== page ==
Constitutional amendment; education, state appropriations to private schools. (HJ65)

Introduced By

Del. Dave LaRock (R-Loudoun) with support from co-patrons Del. Wren Williams (R-Stuart), and Sen. Amanda Chase (R-Midlothian)


Passed Committee
Passed House
Passed Senate


Constitutional amendment (first reference); education; state appropriations to private schools. Removes the requirement that private schools be nonsectarian in order to be eligible for appropriation of state funds. Read the Bill »


Bill Has Failed


01/11/2022Prefiled and ordered printed; offered 01/12/22 22102672D
01/11/2022Referred to Committee on Privileges and Elections
02/15/2022Left in Privileges and Elections


Bill Peabody writes:

What percentage of Catholic school kids are Catholic?
Who cares

Lou Di Leonardo writes:

Let parent's who pay taxes decided where their taxes should be spent for schooling their kids. Public schools are terrible, anything would be better.

Bill Peabody writes:

Let parents of home or private schools have a measly $3000.
My county spend over over $16,500 per

Ian Springer-Woods writes:

And here we have an illustration of the true goal of all of these attacks on public schools: weaken public schools (and, by proxy, community itself) and force taxpayers to pay for religious education (specifically, Christian, of course, since they'll always find a way to exclude other religions).
Virginia's public education system is strong; we're 15th in college readiness. If we let lawsuit-destined bills like this see the light of day, we'll weaken the education system, illegally force citizens, through taxes, to give to religious institutions, throw away millions of dollars on lawsuits to fight it, weaken the bonds that tie our communities together, and encourage indoctrination instead of true education. But then, that seems to be what the GOP wants. I hope this bill is killed immediately and no bill like it ever even makes it to committee.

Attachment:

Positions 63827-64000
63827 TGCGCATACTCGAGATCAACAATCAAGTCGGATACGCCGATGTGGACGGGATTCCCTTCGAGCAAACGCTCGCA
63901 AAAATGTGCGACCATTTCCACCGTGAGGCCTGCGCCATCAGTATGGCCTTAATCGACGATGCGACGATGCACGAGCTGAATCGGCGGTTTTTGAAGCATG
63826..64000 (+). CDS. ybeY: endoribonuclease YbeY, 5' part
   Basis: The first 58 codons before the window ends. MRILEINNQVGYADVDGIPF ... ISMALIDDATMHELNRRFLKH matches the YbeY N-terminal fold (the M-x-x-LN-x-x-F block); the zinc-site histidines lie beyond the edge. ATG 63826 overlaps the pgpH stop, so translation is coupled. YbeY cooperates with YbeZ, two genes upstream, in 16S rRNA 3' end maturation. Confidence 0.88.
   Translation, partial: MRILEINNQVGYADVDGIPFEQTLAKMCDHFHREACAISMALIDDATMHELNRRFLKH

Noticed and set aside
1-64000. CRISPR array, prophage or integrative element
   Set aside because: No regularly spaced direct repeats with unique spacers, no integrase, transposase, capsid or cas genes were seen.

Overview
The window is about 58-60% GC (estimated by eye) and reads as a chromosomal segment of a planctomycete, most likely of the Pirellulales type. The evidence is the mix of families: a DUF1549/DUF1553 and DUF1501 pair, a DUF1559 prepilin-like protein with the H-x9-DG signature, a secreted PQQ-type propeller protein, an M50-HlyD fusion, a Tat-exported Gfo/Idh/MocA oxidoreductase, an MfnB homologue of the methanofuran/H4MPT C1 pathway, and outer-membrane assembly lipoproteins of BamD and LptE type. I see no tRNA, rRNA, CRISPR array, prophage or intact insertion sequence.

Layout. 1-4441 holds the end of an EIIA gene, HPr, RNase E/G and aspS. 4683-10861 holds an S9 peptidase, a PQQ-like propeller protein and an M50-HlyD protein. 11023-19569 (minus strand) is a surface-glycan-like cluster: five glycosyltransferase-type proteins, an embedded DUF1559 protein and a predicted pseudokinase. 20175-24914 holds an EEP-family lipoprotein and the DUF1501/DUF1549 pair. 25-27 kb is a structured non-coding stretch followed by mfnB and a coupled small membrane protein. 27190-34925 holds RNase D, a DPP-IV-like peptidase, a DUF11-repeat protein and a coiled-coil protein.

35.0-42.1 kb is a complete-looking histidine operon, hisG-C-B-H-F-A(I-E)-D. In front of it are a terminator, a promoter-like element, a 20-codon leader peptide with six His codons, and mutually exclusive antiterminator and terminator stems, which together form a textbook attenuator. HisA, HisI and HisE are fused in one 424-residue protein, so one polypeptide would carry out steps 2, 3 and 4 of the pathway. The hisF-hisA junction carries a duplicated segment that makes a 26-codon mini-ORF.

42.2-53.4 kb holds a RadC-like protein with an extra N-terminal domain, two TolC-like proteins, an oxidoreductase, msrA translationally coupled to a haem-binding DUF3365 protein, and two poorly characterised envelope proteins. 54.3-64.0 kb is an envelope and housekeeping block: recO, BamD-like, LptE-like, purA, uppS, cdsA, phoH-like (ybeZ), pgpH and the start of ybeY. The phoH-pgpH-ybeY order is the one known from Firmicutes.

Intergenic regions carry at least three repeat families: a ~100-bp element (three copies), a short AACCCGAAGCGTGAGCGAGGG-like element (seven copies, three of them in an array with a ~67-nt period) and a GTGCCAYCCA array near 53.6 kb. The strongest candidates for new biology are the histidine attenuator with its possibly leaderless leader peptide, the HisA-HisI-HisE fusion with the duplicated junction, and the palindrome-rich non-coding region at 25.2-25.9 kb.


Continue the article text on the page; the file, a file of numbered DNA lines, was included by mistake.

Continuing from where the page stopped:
Ron Quasebarth writes:

Why is religion in the school the state's issue to decide on funding. If you want to send your kid to an Islamic, Catholic or any other religious school, isn't that a parent's decision?

Frederick Costello writes:

Let the money follow the student.

Gregory Bruno writes:

Just wait until this bill requires the state to send funds to what they consider to be "the wrong kind of religious school". This legislation will either be repealed or ignored by those who write the checks.

Dee Martworthy writes:

I have no children and pay the same taxes as every other Virginian. This bill seeks to insert religion into our constitution and is absolutely inappropriate.

The requirement that any private schools are non-sectarian in order to receive state funds must stand.

The separation of church and state is not up for debate, as described in the first amendment of the US Constitution.

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